culties in the way, independent of the language of commuWe subjoin to these melancholy details of the decay of nicaticn. the commerce of literature, the following estimate, which In the first place, the only road to accurate and indewe have formed upon tolerably accurate data :

pendent knowledge of most of the sciences lies through the

study of mathematics, which appears in most eyes divested TOTAL LITERARY RETURNS OF THE UNITED KINGDOM, 1833.

of everything that can please the imagination or interest

curiosity. And while its outward form and preliminary 1180 New Books, averaging 500 of cach sold

£415,300 difficulties will always prevent the number of mathemaSchool Books, and Reprints, at least 21 Weekly Periodical Works, sold by respectable

ticians from becoming very large, the study itself renders Booksellers, and included in the lists of the large 100,000 popular explanation difficult to those who have acquired it. wholesale houses (aggregate sale 300,000)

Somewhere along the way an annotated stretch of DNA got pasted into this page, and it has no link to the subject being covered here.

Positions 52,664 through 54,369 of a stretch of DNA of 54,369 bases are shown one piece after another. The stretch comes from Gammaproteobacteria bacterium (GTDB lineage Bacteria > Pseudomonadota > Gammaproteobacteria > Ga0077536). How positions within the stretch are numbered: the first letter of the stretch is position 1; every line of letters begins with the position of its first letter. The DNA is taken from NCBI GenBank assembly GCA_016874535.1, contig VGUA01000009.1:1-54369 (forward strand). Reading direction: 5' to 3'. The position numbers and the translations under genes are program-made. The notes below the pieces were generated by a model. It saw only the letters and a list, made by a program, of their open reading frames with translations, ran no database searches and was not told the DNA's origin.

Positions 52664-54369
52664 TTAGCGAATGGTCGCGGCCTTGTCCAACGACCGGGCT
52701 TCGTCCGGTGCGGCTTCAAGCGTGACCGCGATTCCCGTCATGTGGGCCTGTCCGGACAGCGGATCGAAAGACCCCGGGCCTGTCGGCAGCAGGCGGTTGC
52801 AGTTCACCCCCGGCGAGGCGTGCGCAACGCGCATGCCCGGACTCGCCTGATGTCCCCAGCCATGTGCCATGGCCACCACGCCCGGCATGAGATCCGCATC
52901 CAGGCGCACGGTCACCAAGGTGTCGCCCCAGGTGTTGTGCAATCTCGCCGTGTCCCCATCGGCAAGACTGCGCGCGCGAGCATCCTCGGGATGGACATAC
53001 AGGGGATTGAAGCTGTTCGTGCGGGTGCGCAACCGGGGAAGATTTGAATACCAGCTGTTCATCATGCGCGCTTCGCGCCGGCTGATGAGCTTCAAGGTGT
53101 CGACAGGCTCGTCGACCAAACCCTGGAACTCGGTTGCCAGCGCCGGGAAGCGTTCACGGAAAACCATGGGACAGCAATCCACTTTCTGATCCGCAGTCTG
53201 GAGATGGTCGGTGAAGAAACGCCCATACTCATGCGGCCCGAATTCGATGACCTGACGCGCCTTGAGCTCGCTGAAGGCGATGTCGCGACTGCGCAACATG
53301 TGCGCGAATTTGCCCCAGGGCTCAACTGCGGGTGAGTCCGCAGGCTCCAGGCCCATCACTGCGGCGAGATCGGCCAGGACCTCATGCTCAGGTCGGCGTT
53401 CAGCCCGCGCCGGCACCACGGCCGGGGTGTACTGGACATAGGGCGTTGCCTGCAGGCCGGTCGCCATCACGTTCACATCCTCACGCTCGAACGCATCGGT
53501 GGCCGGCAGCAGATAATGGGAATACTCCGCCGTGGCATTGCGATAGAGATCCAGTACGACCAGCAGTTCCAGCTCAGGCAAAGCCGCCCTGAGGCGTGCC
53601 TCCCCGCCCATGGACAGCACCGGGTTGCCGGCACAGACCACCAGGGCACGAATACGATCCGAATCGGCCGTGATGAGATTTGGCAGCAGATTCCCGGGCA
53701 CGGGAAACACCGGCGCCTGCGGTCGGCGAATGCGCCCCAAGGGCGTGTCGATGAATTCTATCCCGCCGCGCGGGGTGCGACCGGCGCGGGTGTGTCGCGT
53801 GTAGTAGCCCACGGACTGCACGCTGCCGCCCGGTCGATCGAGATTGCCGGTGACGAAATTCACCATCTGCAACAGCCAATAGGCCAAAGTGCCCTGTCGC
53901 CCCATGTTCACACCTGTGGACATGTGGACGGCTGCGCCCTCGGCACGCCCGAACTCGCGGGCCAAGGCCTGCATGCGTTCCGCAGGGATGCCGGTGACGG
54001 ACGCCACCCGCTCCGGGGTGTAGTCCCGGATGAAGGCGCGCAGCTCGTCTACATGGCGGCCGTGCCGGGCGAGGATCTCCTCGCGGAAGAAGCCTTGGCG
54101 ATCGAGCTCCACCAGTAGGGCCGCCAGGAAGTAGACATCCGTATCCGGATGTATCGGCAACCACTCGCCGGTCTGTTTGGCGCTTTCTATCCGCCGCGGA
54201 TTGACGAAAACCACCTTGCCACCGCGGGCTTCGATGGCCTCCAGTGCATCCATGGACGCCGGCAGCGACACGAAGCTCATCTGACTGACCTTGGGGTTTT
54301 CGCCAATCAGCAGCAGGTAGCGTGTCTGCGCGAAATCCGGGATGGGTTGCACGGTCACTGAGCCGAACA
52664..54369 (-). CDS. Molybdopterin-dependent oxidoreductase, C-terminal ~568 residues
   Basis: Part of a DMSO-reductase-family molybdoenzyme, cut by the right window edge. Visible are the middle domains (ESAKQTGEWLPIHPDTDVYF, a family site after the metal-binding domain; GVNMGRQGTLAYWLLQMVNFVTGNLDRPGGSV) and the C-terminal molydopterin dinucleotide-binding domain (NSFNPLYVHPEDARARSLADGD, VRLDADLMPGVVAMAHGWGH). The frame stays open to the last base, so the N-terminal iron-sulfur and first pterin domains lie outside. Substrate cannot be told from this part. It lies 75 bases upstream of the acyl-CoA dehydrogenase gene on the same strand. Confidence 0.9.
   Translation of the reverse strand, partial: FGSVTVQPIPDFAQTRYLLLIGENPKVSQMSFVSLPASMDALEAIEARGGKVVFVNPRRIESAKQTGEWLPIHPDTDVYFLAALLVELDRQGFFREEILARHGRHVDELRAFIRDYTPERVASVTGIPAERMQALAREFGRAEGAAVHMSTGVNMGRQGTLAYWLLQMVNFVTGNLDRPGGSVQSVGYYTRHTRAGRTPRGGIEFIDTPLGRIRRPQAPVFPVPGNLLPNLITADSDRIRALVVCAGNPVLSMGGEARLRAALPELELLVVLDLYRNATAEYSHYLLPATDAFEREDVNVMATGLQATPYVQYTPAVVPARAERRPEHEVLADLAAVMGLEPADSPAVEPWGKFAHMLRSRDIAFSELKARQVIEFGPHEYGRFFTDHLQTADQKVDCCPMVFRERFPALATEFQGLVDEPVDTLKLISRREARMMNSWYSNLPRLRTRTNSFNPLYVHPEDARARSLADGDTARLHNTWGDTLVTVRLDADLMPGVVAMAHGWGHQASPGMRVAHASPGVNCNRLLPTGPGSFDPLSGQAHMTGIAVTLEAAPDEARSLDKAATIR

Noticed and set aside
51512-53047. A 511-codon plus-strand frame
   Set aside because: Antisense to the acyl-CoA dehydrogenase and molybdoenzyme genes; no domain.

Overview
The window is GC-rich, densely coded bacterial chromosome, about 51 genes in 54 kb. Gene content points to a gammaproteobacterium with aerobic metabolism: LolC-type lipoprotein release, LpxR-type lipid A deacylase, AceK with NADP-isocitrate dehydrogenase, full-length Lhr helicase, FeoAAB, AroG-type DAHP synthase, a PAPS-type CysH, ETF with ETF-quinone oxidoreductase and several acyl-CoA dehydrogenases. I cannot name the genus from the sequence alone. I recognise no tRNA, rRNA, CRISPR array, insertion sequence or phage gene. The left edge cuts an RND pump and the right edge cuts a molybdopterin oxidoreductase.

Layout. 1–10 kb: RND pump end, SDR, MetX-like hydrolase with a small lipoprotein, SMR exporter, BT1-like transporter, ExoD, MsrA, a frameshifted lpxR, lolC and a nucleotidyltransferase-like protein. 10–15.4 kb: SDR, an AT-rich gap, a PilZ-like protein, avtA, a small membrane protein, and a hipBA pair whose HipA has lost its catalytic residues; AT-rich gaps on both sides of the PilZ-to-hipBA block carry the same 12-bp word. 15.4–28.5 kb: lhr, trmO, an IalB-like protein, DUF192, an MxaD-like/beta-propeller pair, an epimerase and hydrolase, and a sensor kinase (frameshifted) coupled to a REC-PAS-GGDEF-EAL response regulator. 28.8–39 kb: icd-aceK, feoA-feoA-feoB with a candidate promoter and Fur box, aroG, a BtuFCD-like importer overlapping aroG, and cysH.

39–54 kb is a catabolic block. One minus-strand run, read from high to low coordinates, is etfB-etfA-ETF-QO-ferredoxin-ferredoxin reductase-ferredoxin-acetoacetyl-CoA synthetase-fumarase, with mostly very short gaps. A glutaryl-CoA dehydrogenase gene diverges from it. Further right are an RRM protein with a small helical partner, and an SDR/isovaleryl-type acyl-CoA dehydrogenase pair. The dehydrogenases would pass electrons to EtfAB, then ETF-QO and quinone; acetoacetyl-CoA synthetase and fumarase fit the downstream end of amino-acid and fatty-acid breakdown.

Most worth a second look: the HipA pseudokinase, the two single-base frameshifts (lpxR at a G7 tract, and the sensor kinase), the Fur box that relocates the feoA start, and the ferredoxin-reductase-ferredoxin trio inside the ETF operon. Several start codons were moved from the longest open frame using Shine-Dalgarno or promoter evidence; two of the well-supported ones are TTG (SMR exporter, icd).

The mathematician treats a question of mechanics in a way 21 Ditto, made up in Monthly Parts (aggregate sale

of which any other person cannot form an idea; and as he

100,000 300,000). 12 Libraries; Galleries of Portraits, and Illustrated

overcomes all difficulties in a manner perfectly incompre,

150,600 hensible to the general reader, he is naturally very little Works, published Monthly (aggregate sale 60,000) 208 Magazines, and other Monthly Periodicals

150,000 prone to stop to consider (if indeed after a certain time it 35 Quarterly Periodicals .